5 interesting things (24/01/2015)

Top 30 books ranked by total number of links to Amazon in Hacker News comments – I must say this analysis surprises me. First because of the low numbers – most common book was mentioned only 53 times. Second, I expected “The Lean Startup” to be one of the 30 top books. I guess one of the caveats as described in the post itself are the links themselves that may differ a bit or change over the years and therefore hard to match.


LDA2VEC – getting the best from both worlds LDA + word2vec. Stitch fix definitely brand themselves as one of the leading companies  technology and research wise doing some very interesting things.


Automatic colorizing – coloring gray scale images using deep learning. There are many works now trying and checking tensor flow particularly and deep learning on general. I really liked this case, maybe also because it uses a set which was already trained for other purposes.
Gestures Typing – First of all I liked the question – answer format of the post. The post looks for an optimal keyboard. But what is optimal keyboard? depends who you ask. On the other hand I think qwerty (or qwertz in Germany) is such a strong standard that I wonder what will make it change.
Roomba + voice recognition – problems of the very rich part of the world. Yesterday night we spoke with friends which complained their Roomba sometimes get stuck in all kind of corners, cable and so on in their house. We talked about several ideas to solve it, one was voice command and this morning I found a guy which already tried it –

5 interesting things (10/01/2016)

Everything.me open source their inheritance – Everything.me was an Israeli startup closed few weeks ago. They now open source major parts of their code and tools including their prediction algorithm, Re:dash and others.


Python 3 module of the week – over the years Python Module of the week by Doug Hellman was one of the most reliable documentation resources for Python’s standard library. The documentation is always accompanied with very good examples to almost any functionality. It is also available as a command line tool and was translated to Chinese, German, Italian, Spanish and Japanese. And.. it is now updated to Python version 3.5. Kudos.


The Star wars social network – although I’m not a star wars fan I think this provides a very accessible introduction to graph algorithms and measurements.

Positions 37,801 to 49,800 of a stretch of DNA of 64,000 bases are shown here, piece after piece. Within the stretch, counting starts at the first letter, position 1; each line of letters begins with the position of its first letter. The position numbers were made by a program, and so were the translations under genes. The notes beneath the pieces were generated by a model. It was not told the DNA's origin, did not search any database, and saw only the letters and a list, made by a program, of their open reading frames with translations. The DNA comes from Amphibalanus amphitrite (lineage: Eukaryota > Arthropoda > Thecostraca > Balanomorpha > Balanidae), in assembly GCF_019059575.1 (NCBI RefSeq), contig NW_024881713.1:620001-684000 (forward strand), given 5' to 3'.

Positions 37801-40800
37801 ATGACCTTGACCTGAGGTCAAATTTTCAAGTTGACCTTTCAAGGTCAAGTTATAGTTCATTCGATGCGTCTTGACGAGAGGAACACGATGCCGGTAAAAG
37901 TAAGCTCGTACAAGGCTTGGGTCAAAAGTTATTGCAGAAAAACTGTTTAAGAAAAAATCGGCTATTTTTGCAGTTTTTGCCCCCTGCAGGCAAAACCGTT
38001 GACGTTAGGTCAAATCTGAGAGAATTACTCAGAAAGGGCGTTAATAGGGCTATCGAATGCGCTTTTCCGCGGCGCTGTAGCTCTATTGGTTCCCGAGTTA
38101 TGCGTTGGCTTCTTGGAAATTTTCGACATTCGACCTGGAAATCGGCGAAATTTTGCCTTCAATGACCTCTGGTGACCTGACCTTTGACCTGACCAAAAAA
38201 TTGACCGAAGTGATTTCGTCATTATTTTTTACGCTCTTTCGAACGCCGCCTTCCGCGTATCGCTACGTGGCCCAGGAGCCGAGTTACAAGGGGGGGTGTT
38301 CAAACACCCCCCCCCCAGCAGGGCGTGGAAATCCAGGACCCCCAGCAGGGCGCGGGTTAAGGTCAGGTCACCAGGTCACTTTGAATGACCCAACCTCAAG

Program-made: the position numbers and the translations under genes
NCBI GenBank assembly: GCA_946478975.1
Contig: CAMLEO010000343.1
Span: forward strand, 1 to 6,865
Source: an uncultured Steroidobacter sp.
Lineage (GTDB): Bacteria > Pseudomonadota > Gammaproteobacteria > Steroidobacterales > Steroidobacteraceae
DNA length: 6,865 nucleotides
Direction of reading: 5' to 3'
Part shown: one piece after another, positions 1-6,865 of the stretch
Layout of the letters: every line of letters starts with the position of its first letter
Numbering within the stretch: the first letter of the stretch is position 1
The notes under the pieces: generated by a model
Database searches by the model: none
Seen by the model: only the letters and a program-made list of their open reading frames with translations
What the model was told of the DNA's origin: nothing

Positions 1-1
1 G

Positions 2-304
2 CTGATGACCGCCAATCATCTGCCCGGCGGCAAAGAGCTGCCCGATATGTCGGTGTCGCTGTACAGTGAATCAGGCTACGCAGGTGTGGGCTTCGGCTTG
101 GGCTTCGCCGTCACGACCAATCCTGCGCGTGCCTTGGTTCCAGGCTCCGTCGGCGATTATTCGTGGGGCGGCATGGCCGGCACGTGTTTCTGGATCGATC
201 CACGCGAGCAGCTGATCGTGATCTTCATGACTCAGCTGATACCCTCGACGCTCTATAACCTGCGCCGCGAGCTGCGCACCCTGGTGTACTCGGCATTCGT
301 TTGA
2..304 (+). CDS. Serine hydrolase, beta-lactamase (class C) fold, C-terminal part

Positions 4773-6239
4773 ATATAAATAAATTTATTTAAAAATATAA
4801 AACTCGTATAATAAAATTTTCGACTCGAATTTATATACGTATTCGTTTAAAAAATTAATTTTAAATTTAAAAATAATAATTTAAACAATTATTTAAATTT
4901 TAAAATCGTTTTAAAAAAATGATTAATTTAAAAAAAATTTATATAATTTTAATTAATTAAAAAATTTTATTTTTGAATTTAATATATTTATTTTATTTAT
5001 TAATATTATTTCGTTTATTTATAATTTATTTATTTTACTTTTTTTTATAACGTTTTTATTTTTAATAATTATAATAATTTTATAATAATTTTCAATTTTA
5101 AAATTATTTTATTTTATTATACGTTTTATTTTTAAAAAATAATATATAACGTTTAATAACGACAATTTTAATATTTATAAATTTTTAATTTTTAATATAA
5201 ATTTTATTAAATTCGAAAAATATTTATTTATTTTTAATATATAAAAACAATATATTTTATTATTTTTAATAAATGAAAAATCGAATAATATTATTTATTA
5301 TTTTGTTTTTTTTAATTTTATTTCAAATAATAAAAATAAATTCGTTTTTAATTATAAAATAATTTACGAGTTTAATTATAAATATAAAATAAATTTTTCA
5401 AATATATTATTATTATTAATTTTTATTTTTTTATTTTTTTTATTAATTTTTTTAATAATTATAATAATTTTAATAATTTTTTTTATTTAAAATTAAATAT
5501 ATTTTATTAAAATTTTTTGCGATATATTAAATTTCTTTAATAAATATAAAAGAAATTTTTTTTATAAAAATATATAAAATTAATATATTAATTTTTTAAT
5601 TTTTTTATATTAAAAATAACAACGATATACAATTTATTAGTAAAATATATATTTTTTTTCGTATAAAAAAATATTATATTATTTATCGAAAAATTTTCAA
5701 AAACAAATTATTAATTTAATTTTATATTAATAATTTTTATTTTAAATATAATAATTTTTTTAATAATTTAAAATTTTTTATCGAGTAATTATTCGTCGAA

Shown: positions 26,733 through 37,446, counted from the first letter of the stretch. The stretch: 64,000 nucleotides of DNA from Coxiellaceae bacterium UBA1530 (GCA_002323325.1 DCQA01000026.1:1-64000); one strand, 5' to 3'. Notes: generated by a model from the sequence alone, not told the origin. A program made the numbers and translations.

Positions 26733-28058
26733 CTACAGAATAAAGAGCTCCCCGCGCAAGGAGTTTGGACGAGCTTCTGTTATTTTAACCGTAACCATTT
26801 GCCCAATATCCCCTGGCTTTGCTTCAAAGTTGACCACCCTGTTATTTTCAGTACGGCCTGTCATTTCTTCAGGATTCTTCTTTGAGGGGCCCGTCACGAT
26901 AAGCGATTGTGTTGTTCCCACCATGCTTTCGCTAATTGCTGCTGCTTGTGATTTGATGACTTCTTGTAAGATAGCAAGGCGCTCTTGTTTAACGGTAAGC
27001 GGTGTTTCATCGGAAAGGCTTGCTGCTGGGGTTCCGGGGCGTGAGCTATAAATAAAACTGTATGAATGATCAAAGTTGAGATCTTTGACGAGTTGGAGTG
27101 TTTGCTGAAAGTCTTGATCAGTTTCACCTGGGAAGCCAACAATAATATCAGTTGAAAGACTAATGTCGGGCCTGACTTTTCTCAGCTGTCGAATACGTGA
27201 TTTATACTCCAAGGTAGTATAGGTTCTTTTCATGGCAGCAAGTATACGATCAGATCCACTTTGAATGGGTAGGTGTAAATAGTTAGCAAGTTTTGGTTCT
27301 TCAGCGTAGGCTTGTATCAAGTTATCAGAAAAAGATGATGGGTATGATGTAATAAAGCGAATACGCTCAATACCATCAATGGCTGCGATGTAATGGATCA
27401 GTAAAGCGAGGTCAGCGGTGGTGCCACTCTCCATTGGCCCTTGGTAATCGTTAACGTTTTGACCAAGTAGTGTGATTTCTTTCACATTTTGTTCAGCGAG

D3 in Jupyter – an intersection between 2 tools which I use quite a lot and find very important for data scientist. Not those tools specifically but tools which make the data science magic more approachable to others so one can share its’ findings and get feedback.


Bonus – Building interactive dashboards with Jupyter – http://blog.dominodatalab.com/interactive-dashboards-in-jupyter/

Tl;dr man page – given a bash command creates a tldr of the man page. More of a gimmick but a nice one.


Surviving Black Friday & Turning Behavioural Signals Into User Profiles

I was on a visit in Israel and went to “Surviving Black Friday & Turning Behavioural Signals Into User Profiles” meetup. It is a very long name which actually implying on 2 talks. The meetup took palce in Sears Israel offices, which is the department behind Shop Your Way.

The first talk – “Surviving Black Friday” was given by Omri Fima who is a resilience tech lead in Sears. Omri talked about resilience and scalability lessons learned based on Black Friday. Every internet shopping site knows that the traffic is much higher on Black Friday, so how can you prepare and test if your system can deal with such a load? What happens if one service fails? What is a graceful failure and what is less graceful? He presented 7 steps to make your service more stable and mentioned few tools both for testing and development.
Pablo Rosenman, VP Development @ Adience gave the second talk – “Turning Behavioural Signals Into User Profiles” (slides, video). Pablo presented 2 of Adience products – Adience SDK and Events SDK and showed how they use AWS services in their pipeline. He talked about Adience pipeline and what were their main concerns and focus when designing and implementing it – scability, decoupling  and cost effective. In the end he also presented what they would do differently if they would design it today.
All in all, interesting talks and a very good atmosphere. Looking forward that Omri’s slide will also be available online.